Therefore, when citizen data management is properly earnest, it holds tremendous potential to stimulate economic growth and measurable development. In most African countries’ individuals are typically born, grow, live through adulthood, retire, aged and die without the governments knowing or being aware of their existence. This happen more in the remote villages and more within the informal sectors. Noticeably, due to lack of political will, successive governments and heads of nations in these African countries have ignored the lingering need for a data management system to improve political, societal, and economic development landscape.

The process of capturing and storing of citizen information backed with a data protection Bill in the National Assemblies is highly desirable and seemingly necessary. This national database can be used for so many verifiable and evidence-based statistics, evaluations, and a lot of inferences can be derived from it. At this point Post COVID-19 has presented an opportunity, which is the creation of a national database in these African countries. It is highly desirable and the benefits outweigh the costs meaningfully. When a national database is in place it can be accessed, analyzed and contact tracing can be made a lot easier.

Agreeably, it can help in a variety of other ways, such as public service improvement, designing of policies, public health development, public safety, national security, national development, and poverty reduction. It can also help in developing empirically-proven techniques for fostering human and capital development. No nation attains sustainable economic growth without developing a national database necessary to drive such growth. The national database methodology is a less expensive option to performing physical census because it is a register-based census.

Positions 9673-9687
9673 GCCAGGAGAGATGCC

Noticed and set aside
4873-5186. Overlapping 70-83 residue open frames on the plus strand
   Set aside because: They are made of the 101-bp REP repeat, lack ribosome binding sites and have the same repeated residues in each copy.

In light of the many African nation’s desire for accelerated economic growth, a national database is necessary as part of the Post-COVID-19 policy priority. Nevertheless, if it is open, integrated, unified and harmonized amongst all the tires of government it will be an enabler for transparency and accountability, as well as reduce crime and criminality in Africa.

A low number of African countries including South Africa, Namibia, Mauritius and Lesotho have some form of social package much can still be achieved in education and health which are two widely acclaimed barometers used to measure economic growth. The citizenry should be catered for especially the vulnerable, through an adequate social welfare system. The COVID-19 experience exposed this inadequacy in Africa and this can be corrected easily by initiating and achieving an acceptable national database in each country. From adequately capturing birth registration, education, adulthood, citizens in diaspora, retirees, to the closure by death registration, the citizenry must be known, captured, and catered for adequately in African.